Dia is mhuire diobh go leir a cairde and welcome to my weekly Report.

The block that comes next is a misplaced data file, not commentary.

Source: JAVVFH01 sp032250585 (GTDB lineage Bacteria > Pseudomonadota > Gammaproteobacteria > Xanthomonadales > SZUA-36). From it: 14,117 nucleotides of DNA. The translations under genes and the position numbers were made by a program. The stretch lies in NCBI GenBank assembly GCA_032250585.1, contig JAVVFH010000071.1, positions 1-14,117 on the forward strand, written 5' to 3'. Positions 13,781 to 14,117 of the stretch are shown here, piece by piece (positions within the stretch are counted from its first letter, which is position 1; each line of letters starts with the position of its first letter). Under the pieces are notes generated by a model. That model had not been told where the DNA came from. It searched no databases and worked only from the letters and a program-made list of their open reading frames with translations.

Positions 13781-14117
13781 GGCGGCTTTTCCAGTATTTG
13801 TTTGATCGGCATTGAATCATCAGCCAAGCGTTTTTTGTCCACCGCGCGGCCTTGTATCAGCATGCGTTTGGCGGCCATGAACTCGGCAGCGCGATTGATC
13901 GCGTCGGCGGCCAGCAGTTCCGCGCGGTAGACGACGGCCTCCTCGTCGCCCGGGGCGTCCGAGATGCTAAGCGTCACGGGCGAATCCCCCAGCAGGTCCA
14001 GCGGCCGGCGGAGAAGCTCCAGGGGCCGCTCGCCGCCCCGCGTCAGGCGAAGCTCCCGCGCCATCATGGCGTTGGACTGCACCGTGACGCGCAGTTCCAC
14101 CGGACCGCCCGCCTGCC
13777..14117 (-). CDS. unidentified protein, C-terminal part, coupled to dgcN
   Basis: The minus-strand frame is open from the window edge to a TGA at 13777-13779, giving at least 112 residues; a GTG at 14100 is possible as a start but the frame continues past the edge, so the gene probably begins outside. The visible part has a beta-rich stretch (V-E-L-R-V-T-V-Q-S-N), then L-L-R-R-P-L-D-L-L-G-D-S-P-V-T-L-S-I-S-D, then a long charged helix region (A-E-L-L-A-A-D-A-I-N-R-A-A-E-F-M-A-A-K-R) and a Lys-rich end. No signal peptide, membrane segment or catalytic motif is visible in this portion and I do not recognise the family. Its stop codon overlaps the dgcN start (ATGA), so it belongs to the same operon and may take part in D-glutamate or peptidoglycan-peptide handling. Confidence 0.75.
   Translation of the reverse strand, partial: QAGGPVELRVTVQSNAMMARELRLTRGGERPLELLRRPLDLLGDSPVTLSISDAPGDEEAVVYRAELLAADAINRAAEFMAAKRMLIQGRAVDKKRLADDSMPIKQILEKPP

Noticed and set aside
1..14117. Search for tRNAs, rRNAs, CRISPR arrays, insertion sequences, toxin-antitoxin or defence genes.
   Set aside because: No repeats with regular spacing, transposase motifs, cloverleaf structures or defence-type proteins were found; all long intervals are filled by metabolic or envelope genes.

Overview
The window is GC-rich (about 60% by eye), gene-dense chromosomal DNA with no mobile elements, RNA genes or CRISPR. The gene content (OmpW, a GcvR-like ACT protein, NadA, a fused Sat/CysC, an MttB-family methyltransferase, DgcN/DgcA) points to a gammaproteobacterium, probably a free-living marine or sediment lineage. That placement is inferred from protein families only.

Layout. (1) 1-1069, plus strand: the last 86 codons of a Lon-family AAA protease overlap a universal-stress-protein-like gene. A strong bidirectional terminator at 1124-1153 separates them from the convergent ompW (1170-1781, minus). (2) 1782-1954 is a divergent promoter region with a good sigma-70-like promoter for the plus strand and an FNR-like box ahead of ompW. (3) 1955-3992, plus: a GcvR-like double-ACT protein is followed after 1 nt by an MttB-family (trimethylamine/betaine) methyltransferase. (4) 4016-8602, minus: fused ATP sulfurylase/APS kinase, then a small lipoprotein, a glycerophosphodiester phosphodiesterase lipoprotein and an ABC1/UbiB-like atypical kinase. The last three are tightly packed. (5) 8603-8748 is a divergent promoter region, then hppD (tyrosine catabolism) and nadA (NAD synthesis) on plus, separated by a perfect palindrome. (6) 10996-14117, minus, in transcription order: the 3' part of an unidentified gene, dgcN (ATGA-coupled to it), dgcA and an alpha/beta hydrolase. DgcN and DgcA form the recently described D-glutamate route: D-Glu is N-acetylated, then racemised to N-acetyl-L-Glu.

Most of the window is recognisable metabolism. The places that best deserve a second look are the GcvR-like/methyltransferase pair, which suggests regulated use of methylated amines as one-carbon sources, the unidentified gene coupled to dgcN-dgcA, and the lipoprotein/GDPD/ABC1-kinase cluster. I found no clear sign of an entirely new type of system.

It looks like January is going out like a lamb. You never appreciate the good day until you’ve had bad ones and as we have come through a long period of rain, storms, snow, plus thunder and lightening, these few fine days never tasted so sweet. The fine dry bright day fills you energy and leaves you rearing to go, regardless of how old or young you are. People who have homes of their own are blessed moreover these days because having your own space you are free to wander out on the nice day and find something to do. A lick of paint can turn an eye sore into a thing of beauty in a very short time. Perhaps nobody will see or notice it but you and if it brightens your day then the whole world is a better place. There is nothing as handy as having some paint left from before, paint rollers are a Godsend so that you can start the job as soon as the notion takes you. If you have to go through the rigours of going to town for your supplies, you’re sure to meet someone, get delayed and the job at home is put back for another day. Meeting up with people is the nicest thing ever, but not on the day when weather and mood are in tandem. Sometimes I think we recycle almost too much because if you want old clothes to wear in the garden or maybe a cardboard box or a plastic bag etc. you won’t have the likes because they’ve all been binned. As long as they are neatly kept I think it wise to hold on to a few. Paints are great today, they are mostly water based and they dry very fast, also brushes, rollers etc can be cleansed under a running tap. Another throwback from the war comes to mind when we talk about paint. The paint we got back then was very poor quality and was a nightmare at the time of the Stations. Out in the country only farmers were compelled to have Stations. They were held twice a year. Townlands were brought together to form a group of maybe twelve houses, in such a case a person would have the Station every six years. Needless to say in that length of time the house didn’t get much attention. Bare floors, damp walls, all the importance was in the out of doors where the money was made. Everybody knew when it was their time to have the Stations, there was a rota and it was followed to the letter. If right was right people should or could be all prepared well on time, but that never happened. Well in advance the Bean ‘a Tighe would be asking himself to do some work indoors, the parlour nearly always needed a new floor, or a wall to plaster, all rotten with the damp. But he always had some more pressing things to do outside. Eventually it did get done, and it was time to paint. The tins of distemper arrived, a different colour for every room and white for the ceiling. It was slapped on with little time to spare and the people filled in on the day. Everybody including nonfarmers were entitled to attend. They sat around on long seats, usually borrowed among other things for the Stations. The Parish Priest would arrive accompanied by his Curate and the parish Clark called Jack the Clark. In my youth he was a rather weird looking man ,with matted hair always dressed in black and I thought he was a priest even though he lived just across the street from the Church with his wife and family. The entrance gates and walls would be whitewashed at the last minute and the sow roaming free around the yard rubbed herself off it and some of the white came away on her, and the Canon was heard to say to his Curate, look, they painted even the sow. There would be confessions before and during the Mass and when it was over the Canon would put his ledger on the raised (Alter) table and call the names of the Farmers to come and pay their dues. So much per cow and there was often a rather heated debate as to how many cows he had. The dues settled, the men often went out in the yard to smoke and chat and I can always remember one man who always asked for a sip of water in case he hadn’t swallowed the host properly. The Clergy always had breakfast in the parlour with a nice fire burning in the grate and it was always the big worry in case everything wasn’t right or to their liking. Once they were finished and gone the feeling of relief was palpable and the house filled with friendly relaxed chatter. But for those who sat by the wall there was the shock on being told on leaving that their ‘good coat’ was destroyed with paint and even though it came easy off the wall it wasn’t so with their Sunday best. TG the paints today are so much better.